Breaking down Milwaukee Brewers’ starting rotation candidates

You can enter Jhoulys Chacin as a member of the Milwaukee Brewers’ starting rotation in 2019.

Now put down that marker.

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On Thursday, both general manager David Stearns and manager Craig Counsell indicated that Chacin is the only one currently guaranteed a starting spot. The other four spots are being contested by seven pitchers.

Junior Guerra, who made 60 starts over the past three years for the Brewers, is not in that group. He’s ticketed for the bullpen, although that could change depending on the health and status of the other seven.

Don’t count on Josh Hader, either. Counsell ruled that out for this year, but left the door open in the future (although more in a quasi-starter, multiple out-getter role, pitching with rest type of role).

As for some other guys down the depth chart, Adrian Houser will have to make it as a reliever if he’s on the Brewers (he could be stretched out as a starter in the minors, though) and non-roster invite Burch Smith is in a similar spot — he needs to make Milwaukee as a reliever but could start if he heads to Triple-A.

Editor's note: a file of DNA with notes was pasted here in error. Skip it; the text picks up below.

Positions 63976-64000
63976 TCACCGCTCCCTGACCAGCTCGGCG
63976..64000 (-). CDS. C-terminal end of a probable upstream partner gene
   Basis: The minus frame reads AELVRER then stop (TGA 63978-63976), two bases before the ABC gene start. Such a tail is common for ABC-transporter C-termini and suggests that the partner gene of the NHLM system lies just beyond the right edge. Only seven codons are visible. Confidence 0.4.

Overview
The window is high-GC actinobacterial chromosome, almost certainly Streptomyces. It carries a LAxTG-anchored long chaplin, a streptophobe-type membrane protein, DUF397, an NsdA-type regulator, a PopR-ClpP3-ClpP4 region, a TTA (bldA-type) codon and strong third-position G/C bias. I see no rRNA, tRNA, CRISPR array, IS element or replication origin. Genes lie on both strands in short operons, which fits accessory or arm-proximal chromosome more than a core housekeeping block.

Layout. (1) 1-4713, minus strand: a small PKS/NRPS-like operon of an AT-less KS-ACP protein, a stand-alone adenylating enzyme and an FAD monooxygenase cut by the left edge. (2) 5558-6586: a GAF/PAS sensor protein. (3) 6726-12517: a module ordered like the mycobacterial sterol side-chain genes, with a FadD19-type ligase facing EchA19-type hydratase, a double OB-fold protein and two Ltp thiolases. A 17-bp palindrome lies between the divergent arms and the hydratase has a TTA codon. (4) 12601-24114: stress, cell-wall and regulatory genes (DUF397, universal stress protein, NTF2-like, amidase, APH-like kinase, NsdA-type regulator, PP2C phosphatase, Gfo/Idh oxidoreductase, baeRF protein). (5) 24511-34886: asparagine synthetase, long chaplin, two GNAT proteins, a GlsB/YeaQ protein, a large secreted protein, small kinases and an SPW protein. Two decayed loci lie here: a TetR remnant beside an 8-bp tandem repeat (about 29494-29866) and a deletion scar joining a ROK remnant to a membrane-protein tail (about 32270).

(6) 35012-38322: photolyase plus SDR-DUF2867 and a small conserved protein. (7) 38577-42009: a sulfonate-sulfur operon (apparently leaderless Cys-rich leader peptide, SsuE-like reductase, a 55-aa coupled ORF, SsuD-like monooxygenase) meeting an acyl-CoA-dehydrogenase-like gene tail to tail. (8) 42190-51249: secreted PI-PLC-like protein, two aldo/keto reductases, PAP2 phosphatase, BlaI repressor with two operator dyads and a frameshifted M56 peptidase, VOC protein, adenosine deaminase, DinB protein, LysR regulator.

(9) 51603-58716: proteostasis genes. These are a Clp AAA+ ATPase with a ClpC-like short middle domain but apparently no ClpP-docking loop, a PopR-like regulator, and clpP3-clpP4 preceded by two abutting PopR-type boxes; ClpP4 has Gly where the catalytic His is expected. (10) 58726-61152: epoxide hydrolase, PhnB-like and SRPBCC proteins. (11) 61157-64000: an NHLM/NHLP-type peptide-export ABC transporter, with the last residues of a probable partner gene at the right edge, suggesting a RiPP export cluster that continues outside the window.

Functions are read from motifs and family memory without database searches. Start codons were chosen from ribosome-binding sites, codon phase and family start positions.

In alphabetical order, here’s a rundown of the seven contenders (note: all are right-handers and, according to Spotrac, all have minor-league options remaining):

Chase Anderson

After emerging in 2017, recording a 2.74 ERA, 1.090 WHIP and 8.5 K/9, Anderson regressed last season to the tune of a 3.93 ERA, 1.190 WHIP and 7.3 K/9. By late September, in the heat of a pennant race, he was yanked from the rotation and didn’t appear in the postseason.

“He got into a point where he was very synced-in with his delivery in 2017. He never quite got locked in as he wanted to be in 2018,” Counsell said. “When Chase’s delivery has really clicked and is really on, that’s where we got a little more velocity from him in ’17. That’s what we’re trying to get back to … what he’s trying to capture.”